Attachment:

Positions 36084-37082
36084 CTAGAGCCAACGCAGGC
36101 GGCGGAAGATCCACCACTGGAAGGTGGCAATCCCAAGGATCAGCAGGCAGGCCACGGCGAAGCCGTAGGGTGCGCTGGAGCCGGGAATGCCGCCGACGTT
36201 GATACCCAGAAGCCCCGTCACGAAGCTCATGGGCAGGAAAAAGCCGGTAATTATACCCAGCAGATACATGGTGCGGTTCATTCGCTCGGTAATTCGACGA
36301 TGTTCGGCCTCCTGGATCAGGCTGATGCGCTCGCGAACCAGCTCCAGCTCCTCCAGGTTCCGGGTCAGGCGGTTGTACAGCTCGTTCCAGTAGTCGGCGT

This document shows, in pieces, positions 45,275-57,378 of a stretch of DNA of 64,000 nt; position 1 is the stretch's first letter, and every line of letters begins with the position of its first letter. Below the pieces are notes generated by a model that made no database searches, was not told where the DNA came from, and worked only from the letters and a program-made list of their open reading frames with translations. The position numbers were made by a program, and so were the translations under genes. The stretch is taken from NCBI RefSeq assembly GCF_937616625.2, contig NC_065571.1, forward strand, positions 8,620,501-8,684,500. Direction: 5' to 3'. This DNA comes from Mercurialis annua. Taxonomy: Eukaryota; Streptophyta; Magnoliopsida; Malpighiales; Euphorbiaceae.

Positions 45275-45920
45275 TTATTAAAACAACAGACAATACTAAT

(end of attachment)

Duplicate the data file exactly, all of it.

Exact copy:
Positions 36084-37082
36084 CTAGAGCCAACGCAGGC
36101 GGCGGAAGATCCACCACTGGAAGGTGGCAATCCCAAGGATCAGCAGGCAGGCCACGGCGAAGCCGTAGGGTGCGCTGGAGCCGGGAATGCCGCCGACGTT
36201 GATACCCAGAAGCCCCGTCACGAAGCTCATGGGCAGGAAAAAGCCGGTAATTATACCCAGCAGATACATGGTGCGGTTCATTCGCTCGGTAATTCGACGA
36301 TGTTCGGCCTCCTGGATCAGGCTGATGCGCTCGCGAACCAGCTCCAGCTCCTCCAGGTTCCGGGTCAGGCGGTTGTACAGCTCGTTCCAGTAGTCGGCGT

This document shows, in pieces, positions 45,275-57,378 of a stretch of DNA of 64,000 nt; position 1 is the stretch's first letter, and every line of letters begins with the position of its first letter. Below the pieces are notes generated by a model that made no database searches, was not told where the DNA came from, and worked only from the letters and a program-made list of their open reading frames with translations. The position numbers were made by a program, and so were the translations under genes. The stretch is taken from NCBI RefSeq assembly GCF_937616625.2, contig NC_065571.1, forward strand, positions 8,620,501-8,684,500. Direction: 5' to 3'. This DNA comes from Mercurialis annua. Taxonomy: Eukaryota; Streptophyta; Magnoliopsida; Malpighiales; Euphorbiaceae.

Positions 45275-45920
45275 TTATTAAAACAACAGACAATACTAAT